The first group are business skills, like management, marketing, finance, sales, e-commerce etc. But you really have to be extremely good at it. Some disciplines, like marketing, are so broad that you need to find your niche inside the industry.
The second group are engineering skills, from IT to biotech and all other promising industries. Scientists are extremely valuable in the knowledge economy. This group also includes specialists like doctors, lawyers, investors, etc. who are really good at their jobs and specialize for things high in demand.
The third group are creative people – people who know how to be different and better, people who have awesome ideas and know how to bring them to life; entrepreneurs for example.
The fourth group is show business and all successful musicians, sportsmen, artists, actors, entertainers and so on can be included in this group.
In all four groups, you have the top 1 – 4 % who are paid extremely well (a.k.a. rich people), 16 – 20% of people who are above average (a.k.a. upper middle class) and others who earn average respect and salaries from other people and markets.
There is no doubt that you want to become extremely good at something. At something that is rare, hard to learn; at something that is currently high in demand and will be high in demand in the future. But there is even more value added that you can put on your I-shaped skills. You want to see the forest, not only the trees.
T-shaped skills with E power
People who are extremely good at something and become aware of how valuable they are usually become hard to work with. You know, everyone from assholes and divas to people who want to have special benefits all the time.
Working with people like that is hard and if you aren’t a true star or Jennifer Lopez, your value added can start fading, since teams are becoming more important than individuals.
When it comes to complex problems in the business world that are more difficult to solve, interdisciplinary teams provide the most value. And there is no I in TEAM. Thus you need to develop a broad set of skills that are a dash over your I.
A combination of those two, being a specialist for one thing and a generalist for a few others, especially people skills, gives a really powerful combination.
For example, the idea of agile teams in software development is to be cross-functional and self-organizing, meaning all members need to have some specific competences, but all members also need general competences that allow them to deliver everything by themselves and work together efficiently. In agile teams, there is no room for general project managers.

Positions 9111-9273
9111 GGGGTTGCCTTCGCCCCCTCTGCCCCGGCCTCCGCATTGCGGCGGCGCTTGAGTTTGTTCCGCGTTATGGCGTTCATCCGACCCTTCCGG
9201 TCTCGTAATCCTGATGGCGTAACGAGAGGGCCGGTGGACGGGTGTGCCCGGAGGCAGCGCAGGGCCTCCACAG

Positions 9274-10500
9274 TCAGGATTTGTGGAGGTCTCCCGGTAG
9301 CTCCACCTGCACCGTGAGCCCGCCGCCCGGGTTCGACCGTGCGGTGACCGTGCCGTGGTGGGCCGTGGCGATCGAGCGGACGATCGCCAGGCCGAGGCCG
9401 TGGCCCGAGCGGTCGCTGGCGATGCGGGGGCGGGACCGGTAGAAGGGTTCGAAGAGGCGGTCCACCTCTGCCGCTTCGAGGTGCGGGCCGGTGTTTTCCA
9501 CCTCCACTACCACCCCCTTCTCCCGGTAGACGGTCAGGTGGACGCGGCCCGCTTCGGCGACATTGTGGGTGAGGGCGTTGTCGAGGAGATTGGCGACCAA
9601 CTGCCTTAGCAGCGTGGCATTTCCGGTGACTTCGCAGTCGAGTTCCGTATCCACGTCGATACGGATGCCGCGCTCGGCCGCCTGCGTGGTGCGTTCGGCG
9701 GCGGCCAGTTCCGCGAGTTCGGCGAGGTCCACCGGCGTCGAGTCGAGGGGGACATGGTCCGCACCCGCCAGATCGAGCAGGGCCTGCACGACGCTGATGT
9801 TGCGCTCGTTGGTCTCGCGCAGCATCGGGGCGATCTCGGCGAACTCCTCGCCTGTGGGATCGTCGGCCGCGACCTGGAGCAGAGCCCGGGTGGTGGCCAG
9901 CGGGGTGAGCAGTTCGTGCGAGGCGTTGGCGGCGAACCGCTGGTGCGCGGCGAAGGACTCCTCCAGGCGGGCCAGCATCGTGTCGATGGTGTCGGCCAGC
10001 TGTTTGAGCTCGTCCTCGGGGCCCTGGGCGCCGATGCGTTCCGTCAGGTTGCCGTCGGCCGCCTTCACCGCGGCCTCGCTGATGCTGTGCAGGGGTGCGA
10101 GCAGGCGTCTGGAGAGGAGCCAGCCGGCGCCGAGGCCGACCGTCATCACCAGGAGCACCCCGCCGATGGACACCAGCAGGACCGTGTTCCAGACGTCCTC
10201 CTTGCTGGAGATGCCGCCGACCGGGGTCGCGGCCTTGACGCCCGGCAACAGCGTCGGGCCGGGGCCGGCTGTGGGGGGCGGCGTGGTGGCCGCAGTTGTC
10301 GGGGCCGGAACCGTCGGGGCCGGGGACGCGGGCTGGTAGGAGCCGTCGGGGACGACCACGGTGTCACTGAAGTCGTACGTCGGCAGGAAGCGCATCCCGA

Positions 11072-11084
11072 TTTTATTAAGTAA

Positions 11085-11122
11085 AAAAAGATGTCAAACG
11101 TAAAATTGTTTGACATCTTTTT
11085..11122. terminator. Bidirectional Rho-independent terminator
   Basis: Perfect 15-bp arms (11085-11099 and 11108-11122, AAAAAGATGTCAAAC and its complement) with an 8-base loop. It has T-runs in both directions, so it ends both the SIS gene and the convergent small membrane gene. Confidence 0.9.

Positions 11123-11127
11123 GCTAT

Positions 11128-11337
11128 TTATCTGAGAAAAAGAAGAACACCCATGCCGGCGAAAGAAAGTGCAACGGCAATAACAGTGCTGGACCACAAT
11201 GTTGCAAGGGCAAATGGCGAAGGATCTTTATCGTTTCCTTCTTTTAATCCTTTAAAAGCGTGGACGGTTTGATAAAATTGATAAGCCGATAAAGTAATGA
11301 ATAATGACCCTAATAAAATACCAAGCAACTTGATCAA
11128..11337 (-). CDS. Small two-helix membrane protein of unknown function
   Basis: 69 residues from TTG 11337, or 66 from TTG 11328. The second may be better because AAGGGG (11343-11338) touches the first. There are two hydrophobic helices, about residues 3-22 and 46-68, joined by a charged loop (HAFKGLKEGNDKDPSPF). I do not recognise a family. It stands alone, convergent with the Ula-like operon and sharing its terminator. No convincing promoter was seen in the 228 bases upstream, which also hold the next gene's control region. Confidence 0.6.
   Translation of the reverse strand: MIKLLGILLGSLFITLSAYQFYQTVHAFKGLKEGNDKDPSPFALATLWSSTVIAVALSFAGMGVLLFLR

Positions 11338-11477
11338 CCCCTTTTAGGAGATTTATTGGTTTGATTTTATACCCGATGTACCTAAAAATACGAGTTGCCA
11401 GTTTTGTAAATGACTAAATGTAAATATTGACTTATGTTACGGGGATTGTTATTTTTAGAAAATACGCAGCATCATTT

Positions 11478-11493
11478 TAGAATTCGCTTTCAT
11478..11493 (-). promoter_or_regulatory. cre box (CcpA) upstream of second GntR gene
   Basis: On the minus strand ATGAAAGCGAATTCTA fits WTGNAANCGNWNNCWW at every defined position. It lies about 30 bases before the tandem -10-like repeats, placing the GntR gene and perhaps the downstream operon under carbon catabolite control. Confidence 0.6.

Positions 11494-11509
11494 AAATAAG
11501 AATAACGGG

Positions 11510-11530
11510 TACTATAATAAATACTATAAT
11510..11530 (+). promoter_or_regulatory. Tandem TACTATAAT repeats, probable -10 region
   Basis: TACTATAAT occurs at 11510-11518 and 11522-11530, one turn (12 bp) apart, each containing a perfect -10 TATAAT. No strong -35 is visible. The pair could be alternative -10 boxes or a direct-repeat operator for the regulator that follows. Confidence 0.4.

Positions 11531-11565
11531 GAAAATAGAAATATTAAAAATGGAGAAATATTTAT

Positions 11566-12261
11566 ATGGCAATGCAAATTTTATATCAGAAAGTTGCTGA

I is something you are talented at. I is something you are passionate about. I is something you love to focus on and work hard for. I is something for which you have good ideas easily. I is something at which you want to constantly improve and push the limits. I is something at which you constantly persist and keep creating new products to serve people.
A dash over the I is your curiosity. A dash over the I is context knowledge that empowers your I. A dash over the I is leverage, since you need to work with other people, understand paradigms, the rules of life and industry, and future trends. A dash over the I is your foundation that allows you to dive as deep as possible.
General skills that are good to have no matter what you are doing as a specialist:
- A broad knowledge about something (law, economy, software development, linguistics…)
- A broader context for your specialized skill set (SEO expert – e.g. internet marketing)
- A basic knowledge of how humans and the society work (biology, psychology, sociology…)
- Understanding the industry you work in, its trends and paradigms
- Basic knowledge of how the business world works
Soft skills you have to be good at, unless you are an ultra-geek or a genius:
- Communication skills and networking, with good enough English skills
- Time management
- Information technology
- Tolerance and open-mindedness
Soft skills that provide additional value (you can even become a specialist):
- Leadership and organization
- Presentations and giving lectures
- Creativity and innovation
- The basics of marketing and sales
There is another competence I have to emphasize, no matter how good of an I, T or dash you are. That is execution (E). Ideas have almost zero value. We all have ideas. There are too many ideas everywhere. Execution is much more important than ideas.
It doesn’t matter that you’ve read a hundred books about swimming if you haven’t done a single stroke in the water. It doesn’t matter that you have a very rare knowledge and a thousand ideas if at the same time you’re a lazy procrastinator, unable to deliver. I and T without E are almost useless.
Different areas of life and T-shaped skills powered by E
Until now, we’ve more or less talked only about business and skill combinations that can get you paid the most on the market. But you can use the same concept in all other areas of life.